Everybody worries about something. The question is what should you do about it?
“Cast all your anxiety on the Lord because he cares for you”. (1 Peter 5:7)
This verse both comforts and a reproaches my worried and wandering heart when I’m staring down the barrel of loss and emptiness. When I want to curl up and cry over the good thing I don’t get to enjoy, and this scripture comes to mind, my natural instinct wants to push it aside.
I certainly do not want to focus on what I am supposed to be doing.
What is caring?
Cares for has a dual, interwoven meaning. There is the “care for” that means “take care of” and the “care for” that means “care about”.
To care for is to succor, support, sympathize, help, protect, nourish, provide. It also means that knowing, taking an interest in, enjoying, loving, keeping track of, following.
These two iterations are the flip sides of the coin. Caring is love in its practical and personal glory. You could say one is for the hard times and the other for the good times.
It is an intimate delight like a parent or a close friend, and this is how God stands towards you.
He cares. He gives a damn. He wants to know.
That’s why he tells you to cast your cares on him.
How does God care for you?
Caring is a heavy business. And sometimes the things or people that we care for weigh us down. We are burdened by the hard things in the lives of those we love.
God is not weighed down by our cares. He is big enough and strong enough to shoulder our cares. He’s got this.
Take comfort in knowing that he sympathizes with the worry and pain you are feeling. He does not sit up in heaven stoically observing and ignoring your problems.
He knows and cherishes you, and He wants the best for us. That is a true fact.
We want good things for ourselves, but God loves us even more than we love ourselves. This seems incomprehensible at times when my love for myself borders on clinical narcissism.
We want painless, effortless good, but God desires the best, which is sometimes the hardest. He is not a mean God, but he has a perspective on our good that is far from our immediate, temporary circumstances. In our most difficult, good-belying circumstance, God still sympathizes with our pain and weakness.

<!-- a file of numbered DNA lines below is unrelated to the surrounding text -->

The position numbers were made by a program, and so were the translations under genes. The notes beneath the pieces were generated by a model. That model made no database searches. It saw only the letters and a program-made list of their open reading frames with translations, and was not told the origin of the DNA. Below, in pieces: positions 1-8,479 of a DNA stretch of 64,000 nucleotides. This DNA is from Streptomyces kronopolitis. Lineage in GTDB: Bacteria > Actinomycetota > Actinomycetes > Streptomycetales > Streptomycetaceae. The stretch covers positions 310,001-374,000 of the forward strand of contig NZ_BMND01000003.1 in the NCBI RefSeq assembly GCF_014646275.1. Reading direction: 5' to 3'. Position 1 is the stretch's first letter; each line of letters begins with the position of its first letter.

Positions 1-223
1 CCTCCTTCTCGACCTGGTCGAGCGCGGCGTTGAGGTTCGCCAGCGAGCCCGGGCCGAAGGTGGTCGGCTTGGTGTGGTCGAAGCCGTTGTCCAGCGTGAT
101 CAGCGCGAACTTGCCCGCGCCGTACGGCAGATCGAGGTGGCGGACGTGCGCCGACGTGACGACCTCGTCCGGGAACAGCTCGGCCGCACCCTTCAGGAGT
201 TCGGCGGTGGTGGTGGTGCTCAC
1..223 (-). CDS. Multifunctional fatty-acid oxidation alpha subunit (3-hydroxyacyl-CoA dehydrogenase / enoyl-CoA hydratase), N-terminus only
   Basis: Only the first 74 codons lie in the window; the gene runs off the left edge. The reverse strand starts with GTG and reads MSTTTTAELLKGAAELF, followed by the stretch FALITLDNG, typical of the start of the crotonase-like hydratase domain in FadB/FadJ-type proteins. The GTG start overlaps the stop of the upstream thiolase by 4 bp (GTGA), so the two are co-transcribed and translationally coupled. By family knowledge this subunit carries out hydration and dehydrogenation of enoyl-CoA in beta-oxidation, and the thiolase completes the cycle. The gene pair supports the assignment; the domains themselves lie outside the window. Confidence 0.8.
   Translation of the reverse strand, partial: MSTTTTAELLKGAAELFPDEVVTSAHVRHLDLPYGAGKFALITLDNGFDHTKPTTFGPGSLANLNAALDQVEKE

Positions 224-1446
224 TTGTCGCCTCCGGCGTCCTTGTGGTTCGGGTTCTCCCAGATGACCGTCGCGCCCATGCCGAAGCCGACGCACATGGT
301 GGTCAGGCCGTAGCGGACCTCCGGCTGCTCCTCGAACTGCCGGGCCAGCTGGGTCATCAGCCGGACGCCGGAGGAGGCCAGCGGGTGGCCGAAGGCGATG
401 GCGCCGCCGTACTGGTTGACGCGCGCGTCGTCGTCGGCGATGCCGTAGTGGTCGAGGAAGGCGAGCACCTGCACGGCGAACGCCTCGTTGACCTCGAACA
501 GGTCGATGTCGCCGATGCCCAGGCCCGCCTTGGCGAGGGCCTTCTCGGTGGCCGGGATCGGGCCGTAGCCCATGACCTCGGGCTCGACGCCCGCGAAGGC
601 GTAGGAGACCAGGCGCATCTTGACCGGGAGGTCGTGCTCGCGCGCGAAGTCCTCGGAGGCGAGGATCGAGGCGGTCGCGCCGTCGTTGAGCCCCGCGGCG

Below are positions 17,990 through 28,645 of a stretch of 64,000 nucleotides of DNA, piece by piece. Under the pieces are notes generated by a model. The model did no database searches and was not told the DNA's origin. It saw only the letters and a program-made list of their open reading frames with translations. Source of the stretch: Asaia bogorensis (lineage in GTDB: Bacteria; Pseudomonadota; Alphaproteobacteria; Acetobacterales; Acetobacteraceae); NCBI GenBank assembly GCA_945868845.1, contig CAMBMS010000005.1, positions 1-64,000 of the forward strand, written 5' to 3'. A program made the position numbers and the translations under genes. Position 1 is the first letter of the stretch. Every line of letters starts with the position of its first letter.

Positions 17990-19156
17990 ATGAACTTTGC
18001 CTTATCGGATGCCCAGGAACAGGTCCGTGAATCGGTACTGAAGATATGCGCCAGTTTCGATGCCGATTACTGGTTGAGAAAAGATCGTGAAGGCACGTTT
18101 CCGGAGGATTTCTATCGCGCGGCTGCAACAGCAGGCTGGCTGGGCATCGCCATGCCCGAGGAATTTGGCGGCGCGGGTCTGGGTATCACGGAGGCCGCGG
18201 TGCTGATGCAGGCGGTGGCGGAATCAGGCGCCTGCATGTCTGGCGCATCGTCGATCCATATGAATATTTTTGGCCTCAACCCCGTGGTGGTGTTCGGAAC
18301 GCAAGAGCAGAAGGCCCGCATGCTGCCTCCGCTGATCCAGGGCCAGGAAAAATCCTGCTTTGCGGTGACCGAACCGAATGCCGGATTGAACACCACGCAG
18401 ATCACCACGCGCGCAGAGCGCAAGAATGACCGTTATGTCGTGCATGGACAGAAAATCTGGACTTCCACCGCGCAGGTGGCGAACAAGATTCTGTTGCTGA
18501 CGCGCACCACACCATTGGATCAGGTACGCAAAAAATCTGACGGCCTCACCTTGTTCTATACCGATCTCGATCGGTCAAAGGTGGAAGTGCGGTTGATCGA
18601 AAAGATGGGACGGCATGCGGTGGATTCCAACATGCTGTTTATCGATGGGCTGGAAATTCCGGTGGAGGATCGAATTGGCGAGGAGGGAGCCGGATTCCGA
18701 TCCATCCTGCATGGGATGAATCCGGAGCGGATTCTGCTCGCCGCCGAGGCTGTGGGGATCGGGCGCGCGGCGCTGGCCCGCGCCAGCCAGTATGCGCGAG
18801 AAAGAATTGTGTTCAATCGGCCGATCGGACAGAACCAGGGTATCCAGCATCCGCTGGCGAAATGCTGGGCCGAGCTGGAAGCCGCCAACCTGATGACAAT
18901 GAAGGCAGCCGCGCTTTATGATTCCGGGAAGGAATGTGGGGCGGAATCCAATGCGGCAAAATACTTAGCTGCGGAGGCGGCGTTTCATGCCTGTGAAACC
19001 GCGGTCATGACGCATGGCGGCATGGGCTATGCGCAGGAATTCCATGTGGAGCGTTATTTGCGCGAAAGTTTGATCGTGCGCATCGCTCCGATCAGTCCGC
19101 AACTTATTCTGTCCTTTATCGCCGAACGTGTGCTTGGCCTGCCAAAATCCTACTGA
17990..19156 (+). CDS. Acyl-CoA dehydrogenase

Why then the reluctance to turn things over to him?
Often our cares seem to deny his care. If he cared, personally and practically, why would I have worries cares in the first place? God did not stop the bad thing from happening to me, or to that person I love, so how will rolling my burden on to him, make things better?
I don’t know.
Maybe your problem will work out. Maybe you will find comfort in your hardship. Maybe you will have new opportunities to share love and grace.
This verse is an imperative, which is a grammatical term for a command or direction. God is telling us to do this. This is not a suggestion or a recommendation.
Sometimes we think that God does not ask hard obedience from people in difficult places. If you had no cares it would be easy to obey, but what would be the point?
The point is that in hard times God asks you to do what seems a hard thing.
What’s the promise?
God’s hardest commands come coupled with a promise. In this case our trust is supported by the overwhelming guarantee that God cares for you–takes care of and cares about you. He promises to know you, to sympathize with you, to take your problems to heart.
The best part of this promise is that it is unconditional. The verse lists God care for us as motivation for obedience, but not as a reward. This is not a case of have faith and earn God’s care.
He is already caring for you. Peter reminds us of what is already true to encourage and fuel our faith. God’s care exists outside of our surrendering our worry to him.
Who do you believe?
Casting our cares on God requires an act of trust. Believing that God cares for you when you have cares that mock that truth, and turning to him instead of away from him, gives feet to your faith.
The scope of faith is often limited to salvation or praying for God to give us what we want. Blow the doors off this shrunken view of God, and let the caring begin.
You are in good hands.